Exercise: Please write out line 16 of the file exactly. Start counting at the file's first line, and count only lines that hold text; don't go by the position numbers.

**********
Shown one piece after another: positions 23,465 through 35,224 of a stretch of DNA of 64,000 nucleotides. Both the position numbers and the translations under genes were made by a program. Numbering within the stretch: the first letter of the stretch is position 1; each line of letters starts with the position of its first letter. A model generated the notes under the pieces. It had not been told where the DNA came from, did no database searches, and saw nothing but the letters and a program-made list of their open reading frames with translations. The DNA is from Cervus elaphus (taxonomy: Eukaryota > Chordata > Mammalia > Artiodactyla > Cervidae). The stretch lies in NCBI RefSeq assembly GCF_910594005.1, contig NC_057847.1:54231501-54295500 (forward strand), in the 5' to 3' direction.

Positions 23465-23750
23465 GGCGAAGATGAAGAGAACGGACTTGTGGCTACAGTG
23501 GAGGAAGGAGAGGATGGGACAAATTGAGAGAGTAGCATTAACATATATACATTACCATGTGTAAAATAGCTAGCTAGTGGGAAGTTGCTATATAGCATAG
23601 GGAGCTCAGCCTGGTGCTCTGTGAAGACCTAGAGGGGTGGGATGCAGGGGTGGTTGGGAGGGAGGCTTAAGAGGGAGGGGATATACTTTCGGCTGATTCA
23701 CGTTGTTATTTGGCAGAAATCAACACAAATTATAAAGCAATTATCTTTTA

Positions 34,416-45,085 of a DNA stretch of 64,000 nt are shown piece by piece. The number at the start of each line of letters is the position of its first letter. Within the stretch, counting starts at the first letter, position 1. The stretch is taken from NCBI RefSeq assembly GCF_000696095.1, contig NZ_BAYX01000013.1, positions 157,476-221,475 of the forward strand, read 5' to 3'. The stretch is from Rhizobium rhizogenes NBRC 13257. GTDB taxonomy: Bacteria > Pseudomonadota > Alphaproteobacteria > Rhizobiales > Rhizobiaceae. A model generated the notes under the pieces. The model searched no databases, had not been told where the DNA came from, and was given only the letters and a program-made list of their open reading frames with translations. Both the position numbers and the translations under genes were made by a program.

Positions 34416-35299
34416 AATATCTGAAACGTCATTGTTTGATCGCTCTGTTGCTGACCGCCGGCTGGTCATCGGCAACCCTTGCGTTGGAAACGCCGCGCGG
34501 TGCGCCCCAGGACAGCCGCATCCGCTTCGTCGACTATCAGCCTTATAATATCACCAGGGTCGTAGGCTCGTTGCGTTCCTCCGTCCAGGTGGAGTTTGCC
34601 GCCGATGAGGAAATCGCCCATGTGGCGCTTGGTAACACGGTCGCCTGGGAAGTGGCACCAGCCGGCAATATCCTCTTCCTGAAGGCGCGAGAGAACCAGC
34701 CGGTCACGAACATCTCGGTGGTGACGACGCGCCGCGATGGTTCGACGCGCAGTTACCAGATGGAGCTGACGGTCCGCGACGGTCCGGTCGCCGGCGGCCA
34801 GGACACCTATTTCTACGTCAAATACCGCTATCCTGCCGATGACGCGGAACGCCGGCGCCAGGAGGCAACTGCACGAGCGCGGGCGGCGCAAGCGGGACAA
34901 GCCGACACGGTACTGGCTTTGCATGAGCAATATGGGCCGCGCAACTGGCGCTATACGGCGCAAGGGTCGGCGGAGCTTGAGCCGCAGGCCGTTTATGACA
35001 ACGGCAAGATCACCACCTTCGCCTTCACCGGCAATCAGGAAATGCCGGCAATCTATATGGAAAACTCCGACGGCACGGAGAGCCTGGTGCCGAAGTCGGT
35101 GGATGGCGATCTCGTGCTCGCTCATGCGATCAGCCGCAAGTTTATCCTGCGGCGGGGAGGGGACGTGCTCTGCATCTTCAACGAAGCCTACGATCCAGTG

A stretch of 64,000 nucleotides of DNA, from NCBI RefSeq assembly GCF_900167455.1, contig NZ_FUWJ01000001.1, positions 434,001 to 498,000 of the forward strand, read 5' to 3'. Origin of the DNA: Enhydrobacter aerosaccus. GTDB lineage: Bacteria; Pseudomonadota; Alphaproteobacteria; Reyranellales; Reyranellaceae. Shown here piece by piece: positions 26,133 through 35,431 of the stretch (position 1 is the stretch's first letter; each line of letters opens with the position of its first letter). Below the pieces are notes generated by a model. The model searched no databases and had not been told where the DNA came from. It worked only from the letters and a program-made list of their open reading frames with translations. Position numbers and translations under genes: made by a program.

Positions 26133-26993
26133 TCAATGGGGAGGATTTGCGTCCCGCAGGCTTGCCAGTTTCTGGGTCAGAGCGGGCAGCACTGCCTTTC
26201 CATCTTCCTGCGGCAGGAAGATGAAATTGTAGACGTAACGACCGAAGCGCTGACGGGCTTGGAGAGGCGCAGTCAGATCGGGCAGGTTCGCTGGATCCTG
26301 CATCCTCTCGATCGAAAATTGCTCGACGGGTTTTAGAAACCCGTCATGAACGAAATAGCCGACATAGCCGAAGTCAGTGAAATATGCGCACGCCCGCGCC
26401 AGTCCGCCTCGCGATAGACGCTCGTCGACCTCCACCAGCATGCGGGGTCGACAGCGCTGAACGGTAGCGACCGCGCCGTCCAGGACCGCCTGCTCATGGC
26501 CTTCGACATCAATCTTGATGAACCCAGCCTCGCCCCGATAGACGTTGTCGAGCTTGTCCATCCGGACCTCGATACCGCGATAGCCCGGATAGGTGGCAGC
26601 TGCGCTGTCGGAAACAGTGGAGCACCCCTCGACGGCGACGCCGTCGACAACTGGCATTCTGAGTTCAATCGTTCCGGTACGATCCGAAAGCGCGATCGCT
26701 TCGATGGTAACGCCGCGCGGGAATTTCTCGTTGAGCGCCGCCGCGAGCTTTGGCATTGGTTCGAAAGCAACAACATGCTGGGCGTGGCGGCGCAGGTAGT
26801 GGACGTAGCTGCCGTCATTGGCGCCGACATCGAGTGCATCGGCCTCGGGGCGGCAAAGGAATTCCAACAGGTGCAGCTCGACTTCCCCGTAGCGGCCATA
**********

35101 GGATGGCGATCTCGTGCTCGCTCATGCGATCAGCCGCAAGTTTATCCTGCGGCGGGGAGGGGACGTGCTCTGCATCTTCAACGAAGCCTACGATCCAGTG